EPISODES OF SCHIZOPHRENIA
By Jen Robinson & Jessica Leach
Episodes describes the subjective experience of an episode of psychosis, from the point view of Jen Robinson, now a writer and advocacy worker for the National Alliance on Mental Illness (NAMI), in the US. She takes us through her own experience of Schizoaffective disorder, including the medications, their side effects and about how she eventually learned to manage her illness. We also debunk some of the myths of Schizophrenia, look at the biological and social theories and explore Schizophrenia in its philosophical and historical context.
ABOUT THE AUTHORS
Jennifer Robinson is a mental health advocate, freelance writer, and working college student in Clearwater, Florida. She has been in recovery from Schizoaffective Disorder for seven years, since being properly diagnosed in 2005. She went from being repeatedly homeless to living in her own apartment for the past six years, thanks to medications and therapy. An active member of the National Alliance on Mental Illness, Jennifer speaks publicly about living with mental illness to audiences of students, community groups, family members, and mental health professionals, and also speaks to law enforcement officers through the Pinellas County Crisis Intervention Team trainings held twice each year. She invites you to read her blog at Suicidal No More: Choosing to Live with Schizoaffective Disorder at www.suicidalnomore.com.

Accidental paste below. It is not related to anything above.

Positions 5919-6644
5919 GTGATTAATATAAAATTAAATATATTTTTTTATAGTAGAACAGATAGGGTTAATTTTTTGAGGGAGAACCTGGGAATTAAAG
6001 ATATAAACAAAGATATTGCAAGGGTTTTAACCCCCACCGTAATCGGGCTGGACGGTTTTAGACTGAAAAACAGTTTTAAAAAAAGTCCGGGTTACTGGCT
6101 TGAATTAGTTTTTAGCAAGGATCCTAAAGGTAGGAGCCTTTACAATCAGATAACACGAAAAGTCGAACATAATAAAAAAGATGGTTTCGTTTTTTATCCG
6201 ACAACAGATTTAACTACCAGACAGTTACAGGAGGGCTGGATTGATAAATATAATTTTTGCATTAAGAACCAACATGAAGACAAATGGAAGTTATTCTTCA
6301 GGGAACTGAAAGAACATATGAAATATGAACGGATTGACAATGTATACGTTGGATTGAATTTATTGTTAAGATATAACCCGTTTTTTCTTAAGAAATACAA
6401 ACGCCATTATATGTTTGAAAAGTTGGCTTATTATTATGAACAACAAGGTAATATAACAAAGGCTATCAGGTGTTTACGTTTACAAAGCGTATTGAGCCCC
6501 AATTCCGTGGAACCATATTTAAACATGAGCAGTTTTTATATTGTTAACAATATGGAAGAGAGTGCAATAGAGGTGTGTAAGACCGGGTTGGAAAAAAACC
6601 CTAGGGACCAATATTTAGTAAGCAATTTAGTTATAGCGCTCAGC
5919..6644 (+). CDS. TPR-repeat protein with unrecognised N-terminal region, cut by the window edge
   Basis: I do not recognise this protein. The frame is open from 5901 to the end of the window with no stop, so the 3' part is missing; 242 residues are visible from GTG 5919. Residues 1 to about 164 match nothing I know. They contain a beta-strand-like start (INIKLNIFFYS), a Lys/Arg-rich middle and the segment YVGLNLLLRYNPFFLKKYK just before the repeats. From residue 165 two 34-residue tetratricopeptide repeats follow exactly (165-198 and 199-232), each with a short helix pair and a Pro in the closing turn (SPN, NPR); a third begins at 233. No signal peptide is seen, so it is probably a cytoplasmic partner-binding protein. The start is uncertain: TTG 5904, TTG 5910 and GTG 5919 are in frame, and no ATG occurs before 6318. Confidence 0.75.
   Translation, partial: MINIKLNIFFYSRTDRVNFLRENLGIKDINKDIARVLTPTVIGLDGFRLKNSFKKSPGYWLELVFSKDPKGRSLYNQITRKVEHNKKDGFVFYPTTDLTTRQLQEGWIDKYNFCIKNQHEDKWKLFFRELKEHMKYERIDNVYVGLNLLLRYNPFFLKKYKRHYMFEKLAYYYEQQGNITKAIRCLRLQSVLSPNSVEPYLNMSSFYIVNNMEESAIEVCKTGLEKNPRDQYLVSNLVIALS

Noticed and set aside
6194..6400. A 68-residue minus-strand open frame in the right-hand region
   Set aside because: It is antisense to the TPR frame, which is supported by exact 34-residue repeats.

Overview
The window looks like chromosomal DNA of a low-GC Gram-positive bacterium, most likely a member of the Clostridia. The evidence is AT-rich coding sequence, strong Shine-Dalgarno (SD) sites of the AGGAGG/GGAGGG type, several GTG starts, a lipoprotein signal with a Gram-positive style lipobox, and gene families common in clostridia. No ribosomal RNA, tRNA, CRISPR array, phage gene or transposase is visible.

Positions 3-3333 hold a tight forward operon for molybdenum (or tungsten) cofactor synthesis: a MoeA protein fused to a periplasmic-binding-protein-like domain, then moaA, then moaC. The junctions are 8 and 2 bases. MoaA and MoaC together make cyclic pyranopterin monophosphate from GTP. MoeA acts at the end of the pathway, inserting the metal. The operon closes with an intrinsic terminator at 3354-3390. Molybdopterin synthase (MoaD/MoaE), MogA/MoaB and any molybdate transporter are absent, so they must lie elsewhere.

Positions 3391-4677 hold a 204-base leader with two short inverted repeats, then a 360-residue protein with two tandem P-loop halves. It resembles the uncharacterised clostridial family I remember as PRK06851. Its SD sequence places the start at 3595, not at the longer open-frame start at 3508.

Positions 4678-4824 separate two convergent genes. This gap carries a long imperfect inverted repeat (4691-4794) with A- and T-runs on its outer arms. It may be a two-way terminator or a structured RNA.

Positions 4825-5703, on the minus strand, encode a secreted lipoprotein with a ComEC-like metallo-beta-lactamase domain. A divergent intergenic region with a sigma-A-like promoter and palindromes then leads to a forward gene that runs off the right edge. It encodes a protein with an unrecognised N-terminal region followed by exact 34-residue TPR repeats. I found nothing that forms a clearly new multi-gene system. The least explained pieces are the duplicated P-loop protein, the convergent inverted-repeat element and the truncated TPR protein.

Jessica Leach is an illustrator living in the UK. After studying the science behind Schizophrenia, she wanted to know what it actually felt like to suffer from the illness. She found Jen’s blog about living with Schizoaffective disorder, whose generous and expressive descriptions of living with Schizoaffective disorder gave the basis for the book, Episodes of Schizophrenia.
Kathleen P Robinson says
Jennifer was my Daughter. She was a prolific writer and champion of women’s right and rights for the mentally ill. Jennifer passed on in 2017. She helped a lot of people with her blog Suicidal No More and was an involved advocate for the mentally ill as she experienced this herself. She is very much missed